Pretty Young Things: Victoria's Secret Ads Targeting Tweens Spark Backlash


Remember those '90s Victoria Secret television ads that you would get a glimpse of right between the ending of Step By Step and the beginning of your parents’ newscast? They always featured lots of dark burgundy silk, sensual saxophone music, fluffy pillows and fancy women doing fancy things. I knew that I wanted to be like these women, but I knew no one expected me to be like them just yet.

A quick look at Victoria Secret’s recent marketing strategies shows that times have changed. The company's advertisements and products are now geared at an audience that is younger than ever, and parents are not happy about it.

Business Insider calls Victoria's Secret youthful new line a clear indication of its "intense focus on the tween market." The line is titled "Pretty Young Things" and features "colorful lingerie, sweatpants, t-shirts, and backpacks." It includes a bright thong with the words "Call Me" emblazoned on it and "lace black cheeksters" that read "Wild" when they are seen from the back. To top it all off, this year’s annual fashion featured lingerie models sporting roller-skates and pigtails while carrying over-sized neon lollipops. If that's not an attempt to lure young girls, I'm not sure what is.  

I know what you're thinking. Infantilization has often been used to sell products to adult women. But maybe the fact that they got Justin Bieber, otherwise known as tween-team commander in chief, to perform during the show will convince you that something else is going on here.

Image source: Flickr

Even the company itself has hinted at the idea that marketing strategists are deliberately targeting younger girls. At a conference in Miami a few weeks ago, Stuart Burgdoerfe, the Chief Financial Officer of the Victoria Secret Ohio branch said, "When somebody’s 15- or 16-years-old, what do they want to be? They want to be older, and they want to be cool like the girl in college, and that’s part of the magic of what we do..."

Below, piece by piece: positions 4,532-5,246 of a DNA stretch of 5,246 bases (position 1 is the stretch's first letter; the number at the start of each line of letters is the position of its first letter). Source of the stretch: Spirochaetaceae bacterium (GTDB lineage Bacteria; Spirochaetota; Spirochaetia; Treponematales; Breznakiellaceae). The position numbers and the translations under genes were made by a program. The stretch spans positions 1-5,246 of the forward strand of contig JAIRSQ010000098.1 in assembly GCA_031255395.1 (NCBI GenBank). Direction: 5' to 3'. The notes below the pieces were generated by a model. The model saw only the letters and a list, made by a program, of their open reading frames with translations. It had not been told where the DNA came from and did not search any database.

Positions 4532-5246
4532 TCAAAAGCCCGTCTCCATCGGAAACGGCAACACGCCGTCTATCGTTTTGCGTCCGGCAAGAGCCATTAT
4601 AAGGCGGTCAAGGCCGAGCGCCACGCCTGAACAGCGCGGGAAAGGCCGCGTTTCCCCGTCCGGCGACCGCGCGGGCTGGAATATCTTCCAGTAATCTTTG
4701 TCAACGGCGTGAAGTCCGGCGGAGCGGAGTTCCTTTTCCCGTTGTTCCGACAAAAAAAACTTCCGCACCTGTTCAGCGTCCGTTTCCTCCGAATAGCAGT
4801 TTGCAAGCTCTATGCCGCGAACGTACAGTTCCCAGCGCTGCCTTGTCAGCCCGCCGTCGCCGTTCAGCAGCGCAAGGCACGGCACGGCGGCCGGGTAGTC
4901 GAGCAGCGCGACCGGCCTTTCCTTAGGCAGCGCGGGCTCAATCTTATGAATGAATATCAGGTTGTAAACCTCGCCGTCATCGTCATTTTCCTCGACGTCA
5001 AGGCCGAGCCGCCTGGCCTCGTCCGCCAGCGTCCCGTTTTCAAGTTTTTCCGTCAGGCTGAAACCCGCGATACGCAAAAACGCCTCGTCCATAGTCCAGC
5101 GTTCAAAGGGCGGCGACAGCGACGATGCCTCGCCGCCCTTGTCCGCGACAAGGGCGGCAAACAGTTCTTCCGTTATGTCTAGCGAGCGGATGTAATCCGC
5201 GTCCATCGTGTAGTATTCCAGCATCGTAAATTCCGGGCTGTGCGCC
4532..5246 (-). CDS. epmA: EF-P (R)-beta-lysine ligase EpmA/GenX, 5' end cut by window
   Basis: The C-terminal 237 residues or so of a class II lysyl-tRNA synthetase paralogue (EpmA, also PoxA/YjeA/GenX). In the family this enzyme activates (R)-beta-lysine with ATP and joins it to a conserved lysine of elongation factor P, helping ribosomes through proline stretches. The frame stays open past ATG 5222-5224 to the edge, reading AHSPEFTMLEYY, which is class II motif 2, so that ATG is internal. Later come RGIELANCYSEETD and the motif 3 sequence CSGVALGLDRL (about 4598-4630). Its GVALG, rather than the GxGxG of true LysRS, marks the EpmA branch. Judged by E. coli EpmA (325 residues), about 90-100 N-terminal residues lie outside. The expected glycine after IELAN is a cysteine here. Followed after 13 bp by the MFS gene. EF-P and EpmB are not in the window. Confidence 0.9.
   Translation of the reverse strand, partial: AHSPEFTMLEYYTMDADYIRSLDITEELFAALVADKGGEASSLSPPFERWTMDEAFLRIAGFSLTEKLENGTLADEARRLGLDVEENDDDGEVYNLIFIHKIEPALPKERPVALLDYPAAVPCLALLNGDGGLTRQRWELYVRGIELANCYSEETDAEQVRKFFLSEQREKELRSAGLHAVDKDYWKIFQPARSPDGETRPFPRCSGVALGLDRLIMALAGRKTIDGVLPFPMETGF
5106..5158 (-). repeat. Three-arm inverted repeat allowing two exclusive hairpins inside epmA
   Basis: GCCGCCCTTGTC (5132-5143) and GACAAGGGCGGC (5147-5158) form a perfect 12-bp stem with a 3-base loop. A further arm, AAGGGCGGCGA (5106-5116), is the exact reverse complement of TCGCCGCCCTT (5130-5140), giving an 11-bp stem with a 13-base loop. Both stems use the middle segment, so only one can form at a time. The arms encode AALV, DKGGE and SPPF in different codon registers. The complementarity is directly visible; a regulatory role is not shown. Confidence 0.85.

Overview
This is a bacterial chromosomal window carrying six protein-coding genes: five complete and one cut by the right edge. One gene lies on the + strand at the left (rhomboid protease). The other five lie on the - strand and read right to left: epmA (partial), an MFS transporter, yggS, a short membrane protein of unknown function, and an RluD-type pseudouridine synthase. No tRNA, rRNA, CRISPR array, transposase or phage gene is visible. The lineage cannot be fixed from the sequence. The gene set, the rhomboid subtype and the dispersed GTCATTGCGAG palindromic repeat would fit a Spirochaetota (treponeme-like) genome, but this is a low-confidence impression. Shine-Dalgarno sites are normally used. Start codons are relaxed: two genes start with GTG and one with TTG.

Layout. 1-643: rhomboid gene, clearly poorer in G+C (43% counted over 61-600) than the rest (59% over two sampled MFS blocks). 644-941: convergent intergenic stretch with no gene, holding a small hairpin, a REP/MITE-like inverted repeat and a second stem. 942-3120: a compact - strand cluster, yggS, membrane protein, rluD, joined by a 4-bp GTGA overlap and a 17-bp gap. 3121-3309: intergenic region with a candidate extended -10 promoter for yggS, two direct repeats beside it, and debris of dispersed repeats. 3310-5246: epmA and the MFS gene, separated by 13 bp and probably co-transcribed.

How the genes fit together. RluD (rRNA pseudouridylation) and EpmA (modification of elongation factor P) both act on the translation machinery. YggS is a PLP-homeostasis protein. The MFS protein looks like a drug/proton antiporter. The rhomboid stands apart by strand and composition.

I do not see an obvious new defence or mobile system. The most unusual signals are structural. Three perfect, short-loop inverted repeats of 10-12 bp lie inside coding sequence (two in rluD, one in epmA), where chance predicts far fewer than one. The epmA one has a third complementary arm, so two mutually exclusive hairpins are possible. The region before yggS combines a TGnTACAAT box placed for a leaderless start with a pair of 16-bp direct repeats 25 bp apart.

Despite all of this, the company still refuses to admit that they are deliberately gearing their advertising to teenagers, but parents aren’t falling for it.

A father’s open letter to Victoria Secret has already gone viral. In it, Evan Dolive says:

"I implore you to reconsider your decision to start this line. By doing so you will put young girl’s self-esteem, self-worth and pride above profits"

Fellow parent Diana Cherry has launched a petition on asking for the “Pretty Little Things” line to be removed from the immediately.

The mother of two says:

"I don’t want a brand like Victoria’s Secret telling my daughters what sexy should be and my son that girls have to look or dress a certain way. Sexualization of girls by marketers has been found to contribute to depression, eating disorders, and early sexual activity — and this new ad campaign is a glaring example of a culture forcing girls to grow up too fast."

Do you think this will convince Victoria Secret to stop marketing to children? Let me know what you think on Twitter: @feministabulous